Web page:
“Discrimination is based on a lack of information, a lack of education and a lack of exposure.” And since people innately fear what they don’t understand, he adds, “we need to show people that, as human beings, we all pretty much want the same thing…” the chance to earn a decent living, to own a nice home, to raise our children in a safe, healthy community.
One of the best ways to improve our chances of fulfilling dreams like these, he suggests, is to embrace a more positive vision for ourselves and our community. To change our expectations. “One of the things that my parents taught me was never to look for discrimination, and to treat everyone the way you would want to treated yourself.” It would be hard to find a simpler definition of civil rights.
In this light, celebrating black history… and the progress that society has experienced as the result of the courage shown by so many of the people who made it… becomes an opportunity for all of us to adopt a more positive vision. It’s one of the reasons that people like Melonya Johnson has invested so much time and effort in organizing Western New York’s continuing tribute to black history and culture.
Multicultural Community Relations Manager with the Buffalo-Niagara Convention & Visitors Bureau, Johnson says that the Niagara Movement’s centennial has infused this year’s Black History Month events with considerable additional energy. What would normally be an intensive month-long celebration has expanded to extend right through the rest of the year.
“As always,” she explains, “the
biggest challenge of Black History Month is providing people with a way
to study a history that’s always changing.” Introducing the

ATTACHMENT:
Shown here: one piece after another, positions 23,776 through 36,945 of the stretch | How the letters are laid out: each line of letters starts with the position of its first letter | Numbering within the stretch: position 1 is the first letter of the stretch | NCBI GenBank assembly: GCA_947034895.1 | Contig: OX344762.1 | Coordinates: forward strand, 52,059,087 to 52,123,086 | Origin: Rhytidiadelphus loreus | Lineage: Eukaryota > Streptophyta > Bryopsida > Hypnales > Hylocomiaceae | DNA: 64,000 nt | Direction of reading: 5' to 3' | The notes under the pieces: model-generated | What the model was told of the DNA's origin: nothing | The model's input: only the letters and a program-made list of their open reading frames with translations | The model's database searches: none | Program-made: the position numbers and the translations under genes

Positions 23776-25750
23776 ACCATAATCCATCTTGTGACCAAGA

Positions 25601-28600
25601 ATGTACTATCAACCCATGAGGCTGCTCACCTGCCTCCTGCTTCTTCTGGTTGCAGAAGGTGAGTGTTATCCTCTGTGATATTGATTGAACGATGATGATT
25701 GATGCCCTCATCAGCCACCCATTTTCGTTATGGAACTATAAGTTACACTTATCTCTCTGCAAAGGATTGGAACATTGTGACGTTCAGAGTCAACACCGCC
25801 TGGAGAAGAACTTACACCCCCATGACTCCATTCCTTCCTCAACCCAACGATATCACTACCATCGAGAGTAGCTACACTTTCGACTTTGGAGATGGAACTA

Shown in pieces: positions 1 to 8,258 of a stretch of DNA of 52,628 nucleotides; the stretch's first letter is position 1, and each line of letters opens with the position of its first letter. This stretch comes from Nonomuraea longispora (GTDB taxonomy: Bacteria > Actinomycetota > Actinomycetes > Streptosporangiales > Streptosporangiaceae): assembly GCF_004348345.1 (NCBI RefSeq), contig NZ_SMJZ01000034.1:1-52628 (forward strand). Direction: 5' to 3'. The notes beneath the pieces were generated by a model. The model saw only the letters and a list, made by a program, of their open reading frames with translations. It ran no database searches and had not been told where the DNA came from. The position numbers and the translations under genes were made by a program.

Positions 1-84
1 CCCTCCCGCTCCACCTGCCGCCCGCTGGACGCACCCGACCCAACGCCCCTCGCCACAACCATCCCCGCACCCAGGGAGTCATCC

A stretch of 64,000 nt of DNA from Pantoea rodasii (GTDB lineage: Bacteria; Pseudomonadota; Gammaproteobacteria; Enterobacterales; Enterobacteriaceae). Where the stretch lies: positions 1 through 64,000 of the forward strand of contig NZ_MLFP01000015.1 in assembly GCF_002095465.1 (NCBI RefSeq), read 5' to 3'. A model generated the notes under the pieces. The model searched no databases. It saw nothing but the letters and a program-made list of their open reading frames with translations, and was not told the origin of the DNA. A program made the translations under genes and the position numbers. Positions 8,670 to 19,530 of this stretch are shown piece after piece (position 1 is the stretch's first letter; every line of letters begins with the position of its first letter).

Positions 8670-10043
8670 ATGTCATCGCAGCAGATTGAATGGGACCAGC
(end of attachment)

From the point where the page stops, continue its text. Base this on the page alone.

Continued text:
chance to celebrate an historic event like the founding of the Niagara
Movement, she adds, makes this year’s planning job bigger but ultimately
even more rewarding. Johnson says that she’s approaching the challenge
as not one opportunity but two.
There most certainly are plenty of offerings to pique Western New Yorkers’ appetites for things cultural and historical. And letting no other appetite go unexploited, the schedule of events is also set to include a visit by the national touring Harlem Book Fair, timed to coincide with this year’s Taste of Buffalo in July. For Johnson, it’s “Downtown synergy” at its best. For an extended listing of currently scheduled events, see the accompanying sidebar.
With a better understanding of both black history and the many watershed events to which Western New York is directly connected, Johnson hopes that all who make time to enjoy the coming year’s exciting celebration will come away with “a greater sense of awe” for the remarkable role our community has played in shaping not just the culture of a people but the destiny of a nation.
© 2005 Doug Carpenter